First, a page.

This manuscript was written by the astronomer Ibn al-Raqqam from Murcia, who died in 1315.

The manuscript, the only remaining copy of which is kept in the library at El Escorial near Madrid, contains 16 pages and deals with gnomonics: the art of making sundials.

Books of the Knowledge of Astronomy, of Alfonso X the WiseParque de las Ciencias Andalucía-Granada

Astronomy books

Reproduction of books produced on the request of King Alfonso X the Wise of Castile between 1276 and 1277.

They contain 16 scientific treatises on Arab tradition, most describing astronomical instruments.

Horizontal quadrant with compassParque de las Ciencias Andalucía-Granada

Portable horizontal quadrant with compass

The hyperbola curves represent the shadow of the sun during the solstices and the straight line represents its path during the equinoxes.

The quadrant was suspended by 3 equidistant wires on its base.

In it was a circle into which magnetite was placed, and the quadrant pointed towards magnetic north.

Treatise of al-Zahrawi medicineParque de las Ciencias Andalucía-Granada

Medicine, pharmacology and botany

In Al-Andalus, the field of medicine was not its own distinct practice. Besides being physicians, doctors were also pharmacologists and botanists.

Al-Zahrawi's surgical treatise

Al-Zahrawi was one of the key figures in medieval medicine.

His manual refers to physiology, pathology, therapeutics, and pharmacology, among other things.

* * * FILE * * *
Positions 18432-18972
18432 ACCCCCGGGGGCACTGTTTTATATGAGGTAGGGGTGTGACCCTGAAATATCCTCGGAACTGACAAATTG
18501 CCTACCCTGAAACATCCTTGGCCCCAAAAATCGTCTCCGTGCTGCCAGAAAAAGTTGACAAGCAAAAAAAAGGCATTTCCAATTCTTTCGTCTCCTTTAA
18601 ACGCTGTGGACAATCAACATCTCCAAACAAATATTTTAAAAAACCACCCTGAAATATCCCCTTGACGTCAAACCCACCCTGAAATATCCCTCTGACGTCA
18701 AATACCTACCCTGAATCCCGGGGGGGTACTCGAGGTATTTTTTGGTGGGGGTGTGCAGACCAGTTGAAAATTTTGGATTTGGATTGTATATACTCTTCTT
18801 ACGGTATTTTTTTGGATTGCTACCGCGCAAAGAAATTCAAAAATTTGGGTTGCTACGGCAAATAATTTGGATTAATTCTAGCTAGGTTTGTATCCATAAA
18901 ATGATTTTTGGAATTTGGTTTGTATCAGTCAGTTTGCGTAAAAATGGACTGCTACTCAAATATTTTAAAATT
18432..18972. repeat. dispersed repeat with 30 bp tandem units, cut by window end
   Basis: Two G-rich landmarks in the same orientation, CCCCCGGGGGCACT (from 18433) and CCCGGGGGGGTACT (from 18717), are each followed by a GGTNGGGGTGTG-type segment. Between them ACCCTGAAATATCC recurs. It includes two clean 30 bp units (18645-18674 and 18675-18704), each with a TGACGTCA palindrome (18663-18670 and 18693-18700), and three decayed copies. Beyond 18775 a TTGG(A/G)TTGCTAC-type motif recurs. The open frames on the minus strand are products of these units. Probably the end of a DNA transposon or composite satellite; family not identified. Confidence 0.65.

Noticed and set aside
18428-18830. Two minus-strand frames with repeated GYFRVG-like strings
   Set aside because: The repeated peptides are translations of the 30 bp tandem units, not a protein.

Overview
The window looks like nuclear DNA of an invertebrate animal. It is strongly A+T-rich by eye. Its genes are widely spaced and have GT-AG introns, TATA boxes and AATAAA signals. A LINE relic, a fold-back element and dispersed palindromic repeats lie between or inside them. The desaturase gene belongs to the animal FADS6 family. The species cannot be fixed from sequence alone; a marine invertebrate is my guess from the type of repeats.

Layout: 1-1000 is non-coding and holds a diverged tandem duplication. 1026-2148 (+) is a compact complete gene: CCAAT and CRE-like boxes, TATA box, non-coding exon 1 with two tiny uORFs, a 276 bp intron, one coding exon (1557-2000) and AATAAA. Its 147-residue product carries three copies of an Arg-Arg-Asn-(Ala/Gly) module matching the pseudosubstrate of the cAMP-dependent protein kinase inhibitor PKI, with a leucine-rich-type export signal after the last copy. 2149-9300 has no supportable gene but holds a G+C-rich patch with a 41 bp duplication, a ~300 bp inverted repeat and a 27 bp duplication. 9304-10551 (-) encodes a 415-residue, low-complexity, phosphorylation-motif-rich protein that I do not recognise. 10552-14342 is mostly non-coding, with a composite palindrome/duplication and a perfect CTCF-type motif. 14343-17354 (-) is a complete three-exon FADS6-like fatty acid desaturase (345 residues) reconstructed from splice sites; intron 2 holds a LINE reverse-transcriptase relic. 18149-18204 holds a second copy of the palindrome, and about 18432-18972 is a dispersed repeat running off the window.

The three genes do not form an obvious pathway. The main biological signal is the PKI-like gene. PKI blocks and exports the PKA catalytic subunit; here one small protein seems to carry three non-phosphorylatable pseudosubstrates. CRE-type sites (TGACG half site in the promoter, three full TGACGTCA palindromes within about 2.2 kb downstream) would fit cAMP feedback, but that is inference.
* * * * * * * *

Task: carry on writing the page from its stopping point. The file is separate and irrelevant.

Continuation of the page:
His work was translated into Latin in Toledo during in 12th century and was the main text used by medieval and Renaissance surgeons.

al-Zahrawi medical equipmentParque de las Ciencias Andalucía-Granada

Al-Zahrawi's surgical instruments

These instruments (cautery, saw, forceps, and scissors) have been reproduced according to the models described in Al-Zahrawi's treatise.

The cautery was used to convert tissue into scar tissue, the saw could cut through bone, the forceps were used to pull out teeth, and the scissors were used for circumcision.

Medical matter of Dioscorides. Arabic versionParque de las Ciencias Andalucía-Granada

Dioscorides' "De Materia Medica" (On Medical Materials)

This is one of the most important ancient pharmacology treatises written in the 1st century.

It reached the Iberian Peninsula in the 10th century and contributed to the development of Andalusian pharmacology.

It was originally written in Greek but was studied, revised, and translated into Arabic by a group of doctors in the Caliphate of Córdoba.

Bronze mortarParque de las Ciencias Andalucía-Granada

Bronze pestle and mortar